"At every step we are reminded that we by no means rule over nature like a conqueror over a foreign people, like someone standing outside nature - but that we, with flesh, blood and brain, belong to nature, and exist in its midst, and that all our mastery consists in the fact that we have the advantage over all other creatures of being able to learn its laws and apply them correctly" (‘The part played by labour....’)

Indeed, despite all its so-called ‘conquests’, capitalism is revealing today that its control over nature is the ‘control’ of the sorcerer’s apprentice, not of the sorcerer himself. It has laid the basis for a really conscious mastery of nature, but its very mode of operation turns all its achievements into disasters. As Marx put it:

"At the same pace that mankind masters na­ture, man seems to become enslaved to other men or to his own infamy. Even the pure light of science seems unable to shine but on a dark background of ignorance. All our invention and progress seem to result in endowing material forces with intellectual life and stultifying hu­man life into a material force." (Speech at the anniversary of the People’s Paper, April 1856)

Today this contradiction has reached the point where mankind stands at a two-pronged fork in the road of history, facing the choice between the conscious control over his own social and productive forces, and thus a "correct applica­tion" of the laws of nature, or destruction at the hands of the very forces that he himself has set in motion. The choice, in other words, between communism or barbarism.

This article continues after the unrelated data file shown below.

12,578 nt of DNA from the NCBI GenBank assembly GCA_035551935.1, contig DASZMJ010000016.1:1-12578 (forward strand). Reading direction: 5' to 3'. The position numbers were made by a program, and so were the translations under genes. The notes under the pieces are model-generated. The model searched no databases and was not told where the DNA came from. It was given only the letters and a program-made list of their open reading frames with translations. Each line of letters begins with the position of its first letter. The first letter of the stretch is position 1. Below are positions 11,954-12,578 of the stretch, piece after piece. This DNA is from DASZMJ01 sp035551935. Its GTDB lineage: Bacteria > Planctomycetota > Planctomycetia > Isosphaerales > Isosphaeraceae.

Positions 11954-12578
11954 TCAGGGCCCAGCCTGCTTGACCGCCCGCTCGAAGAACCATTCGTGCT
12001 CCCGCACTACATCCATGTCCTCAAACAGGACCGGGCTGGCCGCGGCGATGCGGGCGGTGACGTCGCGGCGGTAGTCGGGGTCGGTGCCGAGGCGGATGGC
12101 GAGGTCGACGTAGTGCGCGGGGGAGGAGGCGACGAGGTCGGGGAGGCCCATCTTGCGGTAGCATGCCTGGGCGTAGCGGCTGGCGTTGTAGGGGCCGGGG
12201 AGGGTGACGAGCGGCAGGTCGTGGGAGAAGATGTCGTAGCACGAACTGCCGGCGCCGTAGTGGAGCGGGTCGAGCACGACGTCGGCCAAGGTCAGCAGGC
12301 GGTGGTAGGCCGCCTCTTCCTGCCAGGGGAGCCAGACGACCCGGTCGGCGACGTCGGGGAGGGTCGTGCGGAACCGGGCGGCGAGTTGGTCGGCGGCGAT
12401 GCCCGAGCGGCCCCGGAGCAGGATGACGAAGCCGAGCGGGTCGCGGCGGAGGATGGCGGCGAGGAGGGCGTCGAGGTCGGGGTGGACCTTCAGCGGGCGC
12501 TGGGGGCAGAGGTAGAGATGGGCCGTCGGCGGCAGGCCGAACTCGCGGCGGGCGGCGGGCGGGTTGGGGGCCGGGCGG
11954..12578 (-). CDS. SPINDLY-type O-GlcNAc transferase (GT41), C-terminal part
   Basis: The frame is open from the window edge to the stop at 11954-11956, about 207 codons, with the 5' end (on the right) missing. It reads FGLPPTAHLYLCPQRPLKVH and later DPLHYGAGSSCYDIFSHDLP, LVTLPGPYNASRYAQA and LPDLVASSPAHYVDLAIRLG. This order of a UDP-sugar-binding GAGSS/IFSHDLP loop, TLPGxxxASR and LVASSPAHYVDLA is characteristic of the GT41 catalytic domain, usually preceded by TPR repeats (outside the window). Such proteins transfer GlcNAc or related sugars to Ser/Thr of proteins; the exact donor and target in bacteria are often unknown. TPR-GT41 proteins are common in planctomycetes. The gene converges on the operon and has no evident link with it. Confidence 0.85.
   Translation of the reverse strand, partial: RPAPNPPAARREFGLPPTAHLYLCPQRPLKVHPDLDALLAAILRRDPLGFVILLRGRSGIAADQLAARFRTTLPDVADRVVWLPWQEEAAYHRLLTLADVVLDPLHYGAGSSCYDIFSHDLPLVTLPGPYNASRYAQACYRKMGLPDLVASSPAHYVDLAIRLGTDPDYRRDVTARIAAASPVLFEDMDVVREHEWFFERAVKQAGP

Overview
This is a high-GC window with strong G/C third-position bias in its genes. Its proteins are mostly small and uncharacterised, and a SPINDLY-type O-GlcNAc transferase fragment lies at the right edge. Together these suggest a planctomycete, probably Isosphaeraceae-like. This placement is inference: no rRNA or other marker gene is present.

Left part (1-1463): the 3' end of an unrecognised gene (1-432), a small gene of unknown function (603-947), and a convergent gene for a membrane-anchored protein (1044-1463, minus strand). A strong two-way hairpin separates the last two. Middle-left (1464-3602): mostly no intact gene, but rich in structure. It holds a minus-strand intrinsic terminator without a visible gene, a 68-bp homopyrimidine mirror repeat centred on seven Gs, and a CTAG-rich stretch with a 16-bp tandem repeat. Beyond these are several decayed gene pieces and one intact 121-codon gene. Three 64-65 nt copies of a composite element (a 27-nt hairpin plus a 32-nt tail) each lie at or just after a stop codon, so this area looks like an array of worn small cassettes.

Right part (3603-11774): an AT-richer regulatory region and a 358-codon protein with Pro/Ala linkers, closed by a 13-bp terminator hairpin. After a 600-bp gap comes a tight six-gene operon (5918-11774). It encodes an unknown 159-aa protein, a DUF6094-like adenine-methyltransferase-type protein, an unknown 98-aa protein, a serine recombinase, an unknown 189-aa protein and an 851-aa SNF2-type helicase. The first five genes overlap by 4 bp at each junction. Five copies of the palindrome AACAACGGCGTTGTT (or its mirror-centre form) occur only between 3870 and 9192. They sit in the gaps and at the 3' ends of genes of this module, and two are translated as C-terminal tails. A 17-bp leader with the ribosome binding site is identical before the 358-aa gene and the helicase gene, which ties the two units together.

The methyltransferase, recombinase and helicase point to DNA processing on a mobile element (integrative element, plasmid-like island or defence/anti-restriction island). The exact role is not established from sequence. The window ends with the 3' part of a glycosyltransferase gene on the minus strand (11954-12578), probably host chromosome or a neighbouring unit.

Only the proletarian revolution can save the planet

If communism is the only answer to the ecologi­cal crisis, then the only force that can intro­duce a communist society is the working class.

As with other aspects of the decomposition of capitalist society, the threat to the environment highlights the fact that the longer the prole­tariat delays its revolution, the greater the danger of the revolutionary class being ex­hausted and undermined, of the whole course towards destruction and chaos reaching a point of no return that would make both the struggle for revolution, and the construction of a new society, an impossible task. Thus, in so far as it underlines the growing urgency of the commu­nist revolution, an awareness of the depth of the current ecological problems will play its part in the transition of the proletarian strug­gle from a defensive, economic level to the level of a conscious and political combat against cap­ital as a whole.